The Updated OWASP API Security Top 10 for 2023 is Here
The Open Web Application Security Project (OWASP)…
As the number and complexity of APIs continue to grow, companies face increasing challenges when securing their APIs. The dilemmas facing companies I’ve worked at include:
For those evaluating the next steps for their “shift left testing” API security efforts, I’ll cover the API testing process. The process is based on my extensive manual API testing experience but also applies for automated API testing or DAST efforts. The process covers testing running APIs and does not consider code-level assessments of APIs such as SAST or SCA.
Before adequately assessing the state of API security, you need to understand its purpose, value to the business, and other factors that categorize the risks to the business for this API. Beyond understanding its purpose, you also need to note what data the API consumes and provides according to how your business classifies data. For example, an API that handles credit card and health data is subject to more regulations and potential risk versus one that provides public data like the current weather. Understanding the use-case for the API informs testing, especially for tricky items like business logic issues.
If you’re going to perform active API testing, you’ll also need some sort of documentation about what methods are exposed by the API and how to call them. Unfortunately, many APIs lack sufficient documentation, especially internal APIs, and frequently the tested API does not match the available documentation This usually occurs when the API is deployed faster than the documentation is updated. Frequently, the API you are testing is a legacy or forgotten API and will have no documentation. Nevertheless, the documentation should provide the required data sent to the API and expected data in its responses. Having the expected sent and received data can help drive the optimal ‘abuse-cases’ that should be included in the testing efforts.
For the fortunate among us, the API will have Swagger/OpenAPI specifications as its documentation. Swagger/OpenAPI are a standard way to describe REST APIs, with OpenAPI being the most recent version. I will use OpenAPI to mean both for simplicity. If you happen to have an API-aware security tool, it likely needs the OpenAPI file(s) to understand how to communicate with the API. While OpenAPI specs are great for accelerating testing efforts, they can hurt them when they are out of date, don’t match the version of the API being tested, or are otherwise inaccurate. It is difficult to know if what you think the API does, e.g., the OpenAPI file, really matches how the API really works.
For the genuinely desperate security professional, there is always making friends with the quality team (QA/QE) and hoping that you can borrow their functional test suites and morph them to also be used as API testing tools.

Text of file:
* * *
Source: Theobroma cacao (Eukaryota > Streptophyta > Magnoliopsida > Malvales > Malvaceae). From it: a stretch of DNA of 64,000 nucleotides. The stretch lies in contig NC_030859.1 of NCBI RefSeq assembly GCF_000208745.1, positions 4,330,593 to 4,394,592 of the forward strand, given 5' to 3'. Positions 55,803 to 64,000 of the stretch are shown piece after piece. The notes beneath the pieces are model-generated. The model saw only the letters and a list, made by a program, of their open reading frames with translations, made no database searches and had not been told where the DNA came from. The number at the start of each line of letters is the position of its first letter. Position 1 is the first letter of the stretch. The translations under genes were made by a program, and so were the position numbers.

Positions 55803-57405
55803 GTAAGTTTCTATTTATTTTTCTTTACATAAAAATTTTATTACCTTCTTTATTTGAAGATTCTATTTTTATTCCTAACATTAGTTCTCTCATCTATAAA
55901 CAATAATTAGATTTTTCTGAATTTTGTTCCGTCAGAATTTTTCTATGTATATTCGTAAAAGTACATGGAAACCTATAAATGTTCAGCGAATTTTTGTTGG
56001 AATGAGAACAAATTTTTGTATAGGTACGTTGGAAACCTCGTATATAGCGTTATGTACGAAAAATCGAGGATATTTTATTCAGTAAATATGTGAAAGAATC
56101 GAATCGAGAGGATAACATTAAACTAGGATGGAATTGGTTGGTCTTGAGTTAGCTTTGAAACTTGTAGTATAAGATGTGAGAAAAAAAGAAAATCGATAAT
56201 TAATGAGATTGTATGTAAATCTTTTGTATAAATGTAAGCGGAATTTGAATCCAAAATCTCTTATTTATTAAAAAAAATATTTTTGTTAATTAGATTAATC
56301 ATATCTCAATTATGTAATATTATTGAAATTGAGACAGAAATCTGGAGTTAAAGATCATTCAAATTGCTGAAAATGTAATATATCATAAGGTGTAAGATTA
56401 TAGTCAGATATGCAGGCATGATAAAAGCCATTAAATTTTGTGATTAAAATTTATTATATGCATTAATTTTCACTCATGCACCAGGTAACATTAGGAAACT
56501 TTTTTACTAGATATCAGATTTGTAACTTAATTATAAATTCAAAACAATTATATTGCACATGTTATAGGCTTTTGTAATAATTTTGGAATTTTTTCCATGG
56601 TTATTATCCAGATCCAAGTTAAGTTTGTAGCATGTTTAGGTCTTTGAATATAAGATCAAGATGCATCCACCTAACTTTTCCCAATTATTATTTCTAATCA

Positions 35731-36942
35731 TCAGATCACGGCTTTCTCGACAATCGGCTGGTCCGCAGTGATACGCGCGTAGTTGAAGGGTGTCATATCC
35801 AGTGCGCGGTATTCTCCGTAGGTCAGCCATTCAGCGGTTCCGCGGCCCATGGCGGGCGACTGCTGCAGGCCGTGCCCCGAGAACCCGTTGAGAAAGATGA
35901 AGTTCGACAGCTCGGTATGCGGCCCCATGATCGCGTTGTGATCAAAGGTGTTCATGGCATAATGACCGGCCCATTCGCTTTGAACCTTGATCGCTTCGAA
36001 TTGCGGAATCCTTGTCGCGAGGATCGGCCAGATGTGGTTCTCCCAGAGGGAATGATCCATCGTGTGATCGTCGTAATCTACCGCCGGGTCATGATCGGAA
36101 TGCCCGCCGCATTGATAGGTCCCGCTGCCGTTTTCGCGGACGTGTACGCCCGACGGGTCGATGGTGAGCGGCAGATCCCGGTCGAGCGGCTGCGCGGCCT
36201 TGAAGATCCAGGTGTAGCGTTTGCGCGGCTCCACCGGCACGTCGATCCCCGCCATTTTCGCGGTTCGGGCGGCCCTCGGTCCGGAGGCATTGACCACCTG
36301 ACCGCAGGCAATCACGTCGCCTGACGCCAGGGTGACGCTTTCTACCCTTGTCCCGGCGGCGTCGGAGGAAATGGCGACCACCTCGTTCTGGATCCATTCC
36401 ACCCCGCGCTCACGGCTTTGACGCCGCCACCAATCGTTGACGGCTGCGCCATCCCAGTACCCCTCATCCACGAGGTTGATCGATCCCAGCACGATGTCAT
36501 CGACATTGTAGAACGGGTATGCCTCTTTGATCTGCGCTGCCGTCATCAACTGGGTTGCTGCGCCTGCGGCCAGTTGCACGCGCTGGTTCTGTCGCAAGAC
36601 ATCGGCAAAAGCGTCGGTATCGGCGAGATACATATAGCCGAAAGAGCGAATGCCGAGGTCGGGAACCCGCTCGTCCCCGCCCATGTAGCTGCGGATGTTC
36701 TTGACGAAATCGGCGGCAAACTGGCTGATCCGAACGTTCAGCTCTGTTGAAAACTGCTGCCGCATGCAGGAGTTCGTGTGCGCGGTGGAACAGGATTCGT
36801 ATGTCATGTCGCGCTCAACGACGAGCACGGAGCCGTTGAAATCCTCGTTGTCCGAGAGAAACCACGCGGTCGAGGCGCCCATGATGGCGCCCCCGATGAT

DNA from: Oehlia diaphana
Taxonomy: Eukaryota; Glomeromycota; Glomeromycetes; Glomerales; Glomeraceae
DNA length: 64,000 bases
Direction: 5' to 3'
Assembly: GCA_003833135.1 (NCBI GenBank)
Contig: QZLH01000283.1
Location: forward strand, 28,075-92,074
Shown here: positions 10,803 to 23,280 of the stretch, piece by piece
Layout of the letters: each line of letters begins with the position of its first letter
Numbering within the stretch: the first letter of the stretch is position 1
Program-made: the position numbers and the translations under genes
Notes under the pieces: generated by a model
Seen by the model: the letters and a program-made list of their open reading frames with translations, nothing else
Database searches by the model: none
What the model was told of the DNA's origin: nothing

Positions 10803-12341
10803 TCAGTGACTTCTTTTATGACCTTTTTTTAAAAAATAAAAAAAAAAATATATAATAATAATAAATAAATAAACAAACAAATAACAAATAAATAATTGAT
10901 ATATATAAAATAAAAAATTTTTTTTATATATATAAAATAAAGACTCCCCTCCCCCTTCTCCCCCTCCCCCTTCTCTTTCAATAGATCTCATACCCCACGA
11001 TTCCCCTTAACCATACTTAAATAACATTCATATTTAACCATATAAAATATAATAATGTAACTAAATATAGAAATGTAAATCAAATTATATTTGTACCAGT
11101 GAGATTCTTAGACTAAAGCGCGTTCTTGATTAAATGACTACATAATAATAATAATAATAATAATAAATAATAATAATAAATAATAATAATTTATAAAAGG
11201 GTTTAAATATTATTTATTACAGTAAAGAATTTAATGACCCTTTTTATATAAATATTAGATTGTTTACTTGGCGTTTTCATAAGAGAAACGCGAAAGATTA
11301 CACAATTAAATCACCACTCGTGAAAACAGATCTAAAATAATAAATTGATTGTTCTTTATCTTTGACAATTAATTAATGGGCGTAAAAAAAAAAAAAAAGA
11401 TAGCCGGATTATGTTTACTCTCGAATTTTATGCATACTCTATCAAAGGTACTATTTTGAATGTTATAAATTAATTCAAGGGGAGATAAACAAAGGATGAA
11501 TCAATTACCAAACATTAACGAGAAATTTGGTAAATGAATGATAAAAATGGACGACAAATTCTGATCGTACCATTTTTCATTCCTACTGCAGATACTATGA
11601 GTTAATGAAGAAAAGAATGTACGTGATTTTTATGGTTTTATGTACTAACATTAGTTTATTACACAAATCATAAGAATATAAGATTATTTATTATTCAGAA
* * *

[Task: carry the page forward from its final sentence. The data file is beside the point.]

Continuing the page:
After understanding the API, you can start interacting with it. However, it’s important not to jump straight to API security testing. Instead, make sure you can use the API as it was intended. This may seem counterintuitive, but it’s essential to validate that your understanding of the API matches how the API works. For example, the ‘normal’ API calls allow you to validate the accuracy of the documentation or OpenAPI spec file. It is also crucially important, if you’re manually API testing, to have examples of what routine requests and responses look like—knowing what normal looks like allows you to gauge the effects of attack-simulating tests against the APIs.
In cases where I had significant difficulty in creating valid requests to an API, there is a trick I will share. This trick only works for APIs with client tools designed to make API calls like kubectl for Kubernetes. By putting a local HTTP proxy like OWASP Zap or Burpsuite upstream of the client tool, you can capture the calls it makes to the API and get valid examples of how the API works. I hate to tell you how often I have had to resort to this hack because of outdated, incorrect, or flat missing documentation.
Now that you understand the API and know how to communicate with it in a correct fashion, it is time to start sending attack traffic to the API. This could be manually manipulating the requests to the API, inserting fuzzing strings into requests, or automated by an API security testing tool. There are several questions you want to ask yourself about whatever type of API testing you decide to use for this phase:
The Noname API Security Platform helps enterprises take a shift left security approach by addressing many of the issues listed above and many more. For example, some of the items that caught my eye when I got my first demo were:
Those are just the ones that got me excited, having tested hundreds of APIs without that kind of help. To find out more and see how your company can get started with Shift Left API Testing, schedule a free demo today.
Experience the speed, scale, and security that only Noname can provide. You’ll never look at APIs the same way again.